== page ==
The defeat of climate legislation in the 111th Congress fits into the GOP's circumscribed conception of national security, which places military threats and "foreign enemies" above all dangers including, and perhaps most unbelievably, global warming. Tragically, this narrow focus, informed by a range of factors--not least the "Military Industrial Complex"--assures a perpetual state of war, and undermines the very survival of the planet.
As the U.S is battered by ferocious winter storms and the planet endures historic weather volatility, the question of global climate change predictably comes up. Opinion makers on the right assert vindication and invoke the harsh winter to discredit global warming. Climate experts warn of a possible connection, but based on mounting historical data and statistical analysis, not singular weather events.
The conservative Fox News Channel--an appendage of corporate interests invested in denial--exemplifies the practice of citing isolated weather episodes to refute climate change. In 2010, Sean Hannity, Fox's pugnacious host, used a heavy northeasterly storm to mock Al Gore's "hysterical global warming theories." Hannity's radio and television shows are a favored platform for skeptics who deem global warming a "liberal conspiracy"--what the host dismisses as the "biggest scientific fraud in our lifetimes."
Another Fox News commentator, Tucker Carlson, dismisses global warming as a religion, "one with particularly fervent believers." Like Hannity, Carlson gloats over winter storms as proof that climate change is a "liberal hoax."
Underlying the denial of climate change is the claim that the evidence is inconclusive or nonexistent. Without scientific certainty, goes the warning, the U.S. should not commit to greenhouse gas reduction regimes that might impose a high cost on business and cripple the economy.
Hypocrisy on national security--Exhibit A: The Iraq War
The right's claimed fidelity to the rules of scientific evidence would be admirable and noble, except for the glaring hypocrisy and inconsistency.
When pushing for war against Iraq, rightwing operatives such as Hannity and Carlson had little regard for evidence. In the months leading up to the war--on talk radio, television news programs, newspaper op-ed pieces--they were united in message and purpose: The U.S. cannot allow the "smoking gun" (Saddam's supposed nuclear program) to become a "mushroom cloud" (nuclear catastrophe). Although no evidence was ever presented, a Google search conveys the astonishing discipline with which the "mushroom cloud" scenario was invoked to sell the Iraq War.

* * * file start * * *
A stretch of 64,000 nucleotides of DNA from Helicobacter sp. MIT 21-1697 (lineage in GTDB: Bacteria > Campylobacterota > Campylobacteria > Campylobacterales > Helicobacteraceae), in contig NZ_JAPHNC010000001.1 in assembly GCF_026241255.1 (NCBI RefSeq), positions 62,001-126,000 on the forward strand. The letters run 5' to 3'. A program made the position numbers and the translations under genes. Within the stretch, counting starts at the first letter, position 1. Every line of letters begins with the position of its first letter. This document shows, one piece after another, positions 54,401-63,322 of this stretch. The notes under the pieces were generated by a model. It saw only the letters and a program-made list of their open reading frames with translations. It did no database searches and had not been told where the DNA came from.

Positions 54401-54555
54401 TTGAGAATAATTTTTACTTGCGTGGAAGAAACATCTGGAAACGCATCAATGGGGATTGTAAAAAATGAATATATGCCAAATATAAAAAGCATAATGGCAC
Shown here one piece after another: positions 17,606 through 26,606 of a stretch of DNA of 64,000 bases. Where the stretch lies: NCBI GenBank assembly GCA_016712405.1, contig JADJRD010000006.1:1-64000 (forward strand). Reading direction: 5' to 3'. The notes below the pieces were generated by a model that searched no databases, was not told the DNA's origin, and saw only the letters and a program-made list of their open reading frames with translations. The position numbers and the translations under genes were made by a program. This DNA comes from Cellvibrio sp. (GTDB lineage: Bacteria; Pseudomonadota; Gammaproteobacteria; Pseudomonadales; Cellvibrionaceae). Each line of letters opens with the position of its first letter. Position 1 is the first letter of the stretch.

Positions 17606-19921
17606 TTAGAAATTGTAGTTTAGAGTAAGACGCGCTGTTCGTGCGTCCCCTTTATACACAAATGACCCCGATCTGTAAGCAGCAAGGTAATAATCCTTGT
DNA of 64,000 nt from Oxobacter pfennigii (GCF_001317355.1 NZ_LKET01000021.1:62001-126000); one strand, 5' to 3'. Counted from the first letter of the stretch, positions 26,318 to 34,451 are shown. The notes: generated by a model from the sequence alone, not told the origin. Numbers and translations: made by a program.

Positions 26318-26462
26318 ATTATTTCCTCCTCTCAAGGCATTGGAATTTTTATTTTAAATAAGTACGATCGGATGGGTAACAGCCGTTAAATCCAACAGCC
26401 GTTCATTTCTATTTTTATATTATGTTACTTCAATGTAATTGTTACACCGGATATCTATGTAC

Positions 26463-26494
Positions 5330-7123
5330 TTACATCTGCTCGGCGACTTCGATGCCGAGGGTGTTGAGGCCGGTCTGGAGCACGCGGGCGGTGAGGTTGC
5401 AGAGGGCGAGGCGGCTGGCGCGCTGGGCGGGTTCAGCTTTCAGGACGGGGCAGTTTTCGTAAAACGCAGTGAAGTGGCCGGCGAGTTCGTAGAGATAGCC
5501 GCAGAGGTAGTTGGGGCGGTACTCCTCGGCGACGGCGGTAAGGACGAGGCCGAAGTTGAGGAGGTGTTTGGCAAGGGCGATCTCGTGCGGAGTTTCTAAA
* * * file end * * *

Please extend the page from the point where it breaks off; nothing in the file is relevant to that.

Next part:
On September 8, 2002, then National Security Advisor Condoleezza Rice told CNN, "We don't want the smoking gun to be a mushroom cloud." A month later, President Bush warned before a cheering crowd in Cincinnati that the United Stated cannot wait for the "smoking gun" that could become a "mushroom cloud."
When Nathan Britton of California Peace Action appeared on Fox News on October 7, 2002, host Sean Hannity went straight for the ambush: "What if you're wrong and Saddam gets a nuke, and kills a lot of children with it?" The debate was effectively over as Britton--like subsequent liberal guests on Hannity's show--scrambled for the right response. In the following months, the pro-war camp would use this killer frame to bludgeon hapless opponents--all the way to "Shock and Awe."
So, for pro-war advocates, Iraq was worth committing American blood and treasure, even with questionable evidence of WMD's, because the risk to national security, in their view, was unacceptable.
Fast-forward to the current debate on climate change, and the sense of urgency about national security has vanished. Those who pushed for war as a national security imperative, with no proof of threats, now demand unimpeachable evidence of climate change before taking steps to prevent planetary catastrophe. Yet in 2010, a National Science Academy report implored Congress to "act now" to reduce greenhouse gas emissions, and affirmed global warming as anthropogenic (human-made) and affecting a "broad range of human and natural systems."
We therefore must ask: If Iraq's alleged nuclear program was a looming "mushroom cloud" worth risking American lives to prevent, how is the potential for climate meltdown--the mother of all mushroom clouds--not an emergency worth worrying about?
The American conservative movement has cast its lot with climate change denial. A survey by ThinkProgress found nearly all of the Republicans who ran for the 37 U.S. Senate seats in 2010 disputed the scientific consensus around global warming.
Echoing Hannity and Carlson, Oklahoma's Senator James Inhofe, the most aggressive of deniers in the U.S. congress, charged that global warming was the "greatest hoax ever perpetrated on the American people." In 2002, Frank Luntz, a conservative pollster and consultant, advised Republicans all they should do to prevent congressional action on climate change is to spread doubt about the "scientific consensus on global warming."
Obviously when it suits their agenda (war making), rightwing ideologues have no problem discarding the rules of evidence, as they did during the push for war. And so it is, that the drumbeat for war against imagined threats was matched only by the zeal to stymie climate change legislation.
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